The greatest problem with the Kensington Runestone is that there are only two possibilities:-
a) Its' a forgery – if so, it has to rank with the best of the best
or
b) It's genuine – should this be the case, it would rewrite history – Columbus would have to be demoted (at the very least).



Now we'll be getting back to the bit where I have even less competence than usual (stop laughing at the back there Avon). In his “Vikings in America (Birlinn, 2009)”, Graeme Davis makes the point that had the stone been found in Sweden it would have immediately been accepted as genuine. He also says, and I quote:- “ Though I am a philologist specialising in Old English and Old Norse, I could not produce from scratch a forgery with language approaching the quality of the Runestone, and there are but a handful of people today who could attempt such work.”
So, Kensington Runestone. Genuine? Forged?
Opinions and reasons please....
I am inclined to believe the stone is genuine based primarily on the geochemical analysis which indicates that it is at least two-hundred and possibly 500 years old. However, 500 years is not 700 years so I have reservations. It seems to me that both sides have valid arguments.

http://en.allexperts.com/e/k/ke/kens..._runestone.htm

http://www.seattlepi.com/national/168635_prank12.html

My question regards the message on the stone itself. Was it erected as a memorial to the dead men? If so where are the bodies? Was it erected as a marker to indicate the farthest extent of their journey due to the massacre, and that they would be turning back? If so, why in that location, and why no direct reference to the success or failure or the mission? Why this stone, there?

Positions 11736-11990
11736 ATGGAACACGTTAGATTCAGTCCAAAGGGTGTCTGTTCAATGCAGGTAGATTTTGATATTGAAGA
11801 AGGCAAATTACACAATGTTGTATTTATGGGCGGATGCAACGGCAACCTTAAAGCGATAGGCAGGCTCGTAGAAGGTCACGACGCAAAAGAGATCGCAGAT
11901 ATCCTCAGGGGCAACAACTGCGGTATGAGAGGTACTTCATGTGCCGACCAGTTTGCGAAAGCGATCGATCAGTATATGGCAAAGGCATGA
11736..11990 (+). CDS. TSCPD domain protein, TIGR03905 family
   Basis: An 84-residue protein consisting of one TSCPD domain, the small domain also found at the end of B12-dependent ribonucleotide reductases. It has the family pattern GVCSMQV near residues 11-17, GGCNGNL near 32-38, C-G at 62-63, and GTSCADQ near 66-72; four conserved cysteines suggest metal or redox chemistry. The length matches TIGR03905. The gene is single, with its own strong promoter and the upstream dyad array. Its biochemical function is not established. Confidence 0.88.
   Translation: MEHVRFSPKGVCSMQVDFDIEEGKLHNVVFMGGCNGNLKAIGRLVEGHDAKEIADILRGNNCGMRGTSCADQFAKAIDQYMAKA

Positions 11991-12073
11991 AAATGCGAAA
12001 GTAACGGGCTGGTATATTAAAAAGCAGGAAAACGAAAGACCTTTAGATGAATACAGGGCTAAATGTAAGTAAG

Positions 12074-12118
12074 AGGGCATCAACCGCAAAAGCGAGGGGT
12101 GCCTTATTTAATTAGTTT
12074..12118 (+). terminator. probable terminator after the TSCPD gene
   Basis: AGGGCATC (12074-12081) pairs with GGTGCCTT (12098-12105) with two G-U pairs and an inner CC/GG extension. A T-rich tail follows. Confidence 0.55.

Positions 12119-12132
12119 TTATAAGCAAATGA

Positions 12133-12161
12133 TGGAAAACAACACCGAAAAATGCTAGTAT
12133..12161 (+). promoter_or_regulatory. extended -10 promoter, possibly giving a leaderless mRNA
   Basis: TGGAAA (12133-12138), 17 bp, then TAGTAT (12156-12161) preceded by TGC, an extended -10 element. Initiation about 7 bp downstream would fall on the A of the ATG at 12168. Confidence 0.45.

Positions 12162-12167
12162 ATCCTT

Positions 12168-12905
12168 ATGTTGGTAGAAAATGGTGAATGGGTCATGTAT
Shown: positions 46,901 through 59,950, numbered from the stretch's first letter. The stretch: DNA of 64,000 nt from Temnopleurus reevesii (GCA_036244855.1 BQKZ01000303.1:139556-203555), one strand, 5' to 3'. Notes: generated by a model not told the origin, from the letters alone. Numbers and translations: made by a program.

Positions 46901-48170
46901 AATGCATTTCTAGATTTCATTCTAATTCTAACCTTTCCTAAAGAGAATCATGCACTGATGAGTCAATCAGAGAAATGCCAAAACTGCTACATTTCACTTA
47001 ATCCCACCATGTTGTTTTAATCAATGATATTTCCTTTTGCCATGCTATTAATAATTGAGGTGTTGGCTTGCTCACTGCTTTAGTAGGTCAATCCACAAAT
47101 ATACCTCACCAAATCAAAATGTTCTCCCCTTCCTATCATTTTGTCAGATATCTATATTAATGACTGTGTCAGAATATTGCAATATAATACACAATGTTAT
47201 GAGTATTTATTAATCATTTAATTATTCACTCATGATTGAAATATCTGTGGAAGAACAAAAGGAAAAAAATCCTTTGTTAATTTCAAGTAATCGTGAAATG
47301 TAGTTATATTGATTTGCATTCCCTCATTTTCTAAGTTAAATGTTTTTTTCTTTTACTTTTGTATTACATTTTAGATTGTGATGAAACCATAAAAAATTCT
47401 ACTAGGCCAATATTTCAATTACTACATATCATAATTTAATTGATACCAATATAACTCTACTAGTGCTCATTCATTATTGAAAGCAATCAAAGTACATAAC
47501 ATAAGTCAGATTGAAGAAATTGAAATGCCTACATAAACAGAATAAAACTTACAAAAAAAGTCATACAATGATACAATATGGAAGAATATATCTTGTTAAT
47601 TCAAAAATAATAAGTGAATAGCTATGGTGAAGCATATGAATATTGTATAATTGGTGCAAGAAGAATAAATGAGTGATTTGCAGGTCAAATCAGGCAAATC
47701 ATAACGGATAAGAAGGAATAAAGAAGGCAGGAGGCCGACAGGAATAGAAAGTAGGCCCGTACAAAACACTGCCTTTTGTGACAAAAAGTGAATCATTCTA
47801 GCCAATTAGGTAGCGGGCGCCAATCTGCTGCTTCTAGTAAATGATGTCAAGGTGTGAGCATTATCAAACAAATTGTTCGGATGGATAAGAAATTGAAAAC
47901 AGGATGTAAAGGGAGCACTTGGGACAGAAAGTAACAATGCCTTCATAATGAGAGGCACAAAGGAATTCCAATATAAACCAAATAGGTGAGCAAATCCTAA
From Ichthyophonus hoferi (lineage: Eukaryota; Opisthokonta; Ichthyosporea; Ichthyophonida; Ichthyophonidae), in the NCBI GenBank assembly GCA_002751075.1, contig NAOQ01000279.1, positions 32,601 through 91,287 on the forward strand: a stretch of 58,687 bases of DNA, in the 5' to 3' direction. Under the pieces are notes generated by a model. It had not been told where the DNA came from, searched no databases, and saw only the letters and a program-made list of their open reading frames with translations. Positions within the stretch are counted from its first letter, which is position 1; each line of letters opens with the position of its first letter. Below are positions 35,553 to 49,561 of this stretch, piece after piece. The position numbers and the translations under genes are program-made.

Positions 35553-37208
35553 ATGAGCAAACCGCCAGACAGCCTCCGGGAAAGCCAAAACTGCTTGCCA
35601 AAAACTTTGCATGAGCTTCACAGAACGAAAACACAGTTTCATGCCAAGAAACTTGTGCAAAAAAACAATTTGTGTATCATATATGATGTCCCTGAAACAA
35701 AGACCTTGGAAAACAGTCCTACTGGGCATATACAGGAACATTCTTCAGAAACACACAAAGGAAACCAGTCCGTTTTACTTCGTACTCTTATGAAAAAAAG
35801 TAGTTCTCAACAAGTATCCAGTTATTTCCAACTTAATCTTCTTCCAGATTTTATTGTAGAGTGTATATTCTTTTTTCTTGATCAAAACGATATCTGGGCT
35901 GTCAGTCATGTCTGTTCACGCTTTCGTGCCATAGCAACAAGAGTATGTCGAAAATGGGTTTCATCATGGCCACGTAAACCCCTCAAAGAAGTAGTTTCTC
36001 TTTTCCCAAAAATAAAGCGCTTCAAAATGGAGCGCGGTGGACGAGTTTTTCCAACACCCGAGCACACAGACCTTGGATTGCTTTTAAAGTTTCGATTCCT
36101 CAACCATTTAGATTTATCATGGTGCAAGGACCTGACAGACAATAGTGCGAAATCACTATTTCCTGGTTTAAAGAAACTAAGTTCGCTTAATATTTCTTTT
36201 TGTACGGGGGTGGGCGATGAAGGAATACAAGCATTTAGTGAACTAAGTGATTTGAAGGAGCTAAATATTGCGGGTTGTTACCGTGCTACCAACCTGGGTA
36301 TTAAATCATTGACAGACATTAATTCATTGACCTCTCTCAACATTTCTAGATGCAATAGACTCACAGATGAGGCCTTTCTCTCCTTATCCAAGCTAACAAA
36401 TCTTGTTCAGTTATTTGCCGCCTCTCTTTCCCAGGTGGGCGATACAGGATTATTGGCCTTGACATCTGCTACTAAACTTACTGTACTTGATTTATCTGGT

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Old April 15th, 2010, 01:59 PM   #3

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Re: The Kensington Runestone


Quote:
“8 GEATS and 22 Norwegians on a? journey of exploration, from Vinland west. We had a camp with 2 shelters, one day's journey north from this stone. We were at fishing one day, after we came home found 10 men red of blood and dead. AVM (Ave Virgo Maria) rescue from evils.

[side of stone] Have 10 men by/at sea to look after our ships, 14 day journey from this island. Year 1362.”
I prefer Geats, but seeing as how the word Göter was used interchangably between the two, who knows.

If it is a forgery, someone went to a lot of trouble to place it in a location that was accesible by the Great Lakes, as well as mastering the Runes that some scholars are now confirming as a historical medieval usage. The rub is the time that it was found, a period of Swedish nationalism and Viking romantacism, found by a Swedish man.

http://www.econ.ohio-state.edu/jhm/arch/kens/kens.htm

http://www.google.com/search?q=kensi...ed=0CCoQ5wIwCg
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Old April 16th, 2010, 01:24 PM   #4

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Re: The Kensington Runestone


I think I mis-represented the stone when used the word "forgery", I should have used "fake".